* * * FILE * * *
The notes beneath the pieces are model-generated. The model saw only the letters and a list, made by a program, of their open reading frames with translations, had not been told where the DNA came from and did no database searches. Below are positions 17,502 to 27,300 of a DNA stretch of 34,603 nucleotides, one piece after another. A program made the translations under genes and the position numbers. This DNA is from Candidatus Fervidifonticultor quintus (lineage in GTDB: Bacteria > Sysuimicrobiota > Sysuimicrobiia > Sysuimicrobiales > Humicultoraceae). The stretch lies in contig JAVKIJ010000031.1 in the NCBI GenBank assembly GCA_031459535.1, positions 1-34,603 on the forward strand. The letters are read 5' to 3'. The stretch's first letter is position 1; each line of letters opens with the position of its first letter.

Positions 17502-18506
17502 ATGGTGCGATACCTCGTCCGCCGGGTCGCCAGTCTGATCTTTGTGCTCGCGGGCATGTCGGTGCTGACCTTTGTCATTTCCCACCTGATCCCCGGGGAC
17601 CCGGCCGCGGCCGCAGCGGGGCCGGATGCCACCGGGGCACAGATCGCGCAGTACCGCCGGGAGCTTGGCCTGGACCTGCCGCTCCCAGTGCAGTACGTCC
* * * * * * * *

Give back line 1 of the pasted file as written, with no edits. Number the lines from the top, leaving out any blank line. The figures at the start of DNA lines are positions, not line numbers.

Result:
The notes beneath the pieces are model-generated. The model saw only the letters and a list, made by a program, of their open reading frames with translations, had not been told where the DNA came from and did no database searches. Below are positions 17,502 to 27,300 of a DNA stretch of 34,603 nucleotides, one piece after another. A program made the translations under genes and the position numbers. This DNA is from Candidatus Fervidifonticultor quintus (lineage in GTDB: Bacteria > Sysuimicrobiota > Sysuimicrobiia > Sysuimicrobiales > Humicultoraceae). The stretch lies in contig JAVKIJ010000031.1 in the NCBI GenBank assembly GCA_031459535.1, positions 1-34,603 on the forward strand. The letters are read 5' to 3'. The stretch's first letter is position 1; each line of letters opens with the position of its first letter.